On another positive side, the project post is on a contractual basis, so I’m paid an hourly rate, which was the only way I could work it in with my other commitments (as is my locum midwifery post at Te Puia Springs), so I’m having to get to grips with the concept of self-employment for the first time in my life – it’s certainly different to someone just paying you a salary, having deducted whatever needs to be taken out and then you can spend your money however you wish!  Now I’m learning how to invoice, whether or not I need to be GST registered (similar to VAT in UK), what receipts I have to keep and what spending I have to keep account of, a log book for my car journeys and a monthly ‘cash book’ that I must keep to give to the accountant at the end of the year, if not before.  It feels like keeping accounts is a part time job in itself!

Last week I finally managed to overcome my (irrational?) fear of visiting an accountant – taking the easy option and going to Barry’s longstanding firm, and bless him he came with me to give in his end of year books so I had his hand to hold!  Now I just have to do the paperwork for last year’s income I earned that wasn’t taxed, from being a midwifery mentor, hiring TENS machines, renting our house out as a holiday home, and Life Coaching.

The great thing is that when we come back onto the British canal system in 2013, I'll be so au fait with self employment that I won’t be in the least fazed by then working out how to do my accounting in another country – or at least that’s the plan!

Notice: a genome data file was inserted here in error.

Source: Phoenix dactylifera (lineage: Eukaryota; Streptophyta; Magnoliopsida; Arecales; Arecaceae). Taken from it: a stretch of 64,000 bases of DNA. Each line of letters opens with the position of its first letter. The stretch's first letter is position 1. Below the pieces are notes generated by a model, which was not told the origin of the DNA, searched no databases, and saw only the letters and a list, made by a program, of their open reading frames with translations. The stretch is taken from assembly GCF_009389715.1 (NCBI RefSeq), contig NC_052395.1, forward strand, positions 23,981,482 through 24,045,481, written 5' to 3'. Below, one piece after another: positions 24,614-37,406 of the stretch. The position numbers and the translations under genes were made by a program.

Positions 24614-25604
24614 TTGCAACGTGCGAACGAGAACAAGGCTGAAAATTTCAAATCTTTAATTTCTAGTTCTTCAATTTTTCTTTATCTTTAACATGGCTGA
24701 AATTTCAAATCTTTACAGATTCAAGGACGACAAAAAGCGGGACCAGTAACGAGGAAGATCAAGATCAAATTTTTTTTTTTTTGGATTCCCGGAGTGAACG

Barry's downloaded the visa application for his UK residency, and he’ll be working on completing that and probably visiting the Embassy in Wellington in the next few months. He was stumped on the first question “What date do you arrive in the UK?”!!!  So it looks like we’ll need to bite the bullet and book our tickets well in advance, before we even put the house on the market, and then we'll have a date to work our ‘project plan’ on – seeing the vision and working backwards to break it all down into manageable steps and prevent it all feeling so overwhelming.

In the meantime, here's a few photos Barry took while we were there in March:

Swanning about on The River severn, Worcester

Sandra (with a bit of M & S shopping!) and her mum and dad

An unusual lock paddle pulley system at Maunsel Lock, on the Bridgewater  and Taunton Canal

We're hoping to book tickets to arrive towards the end of March 2013, before my mum’s 80th birthday on 24th, so we have a nine-month gestation period to grow our dream baby!

Watch this space …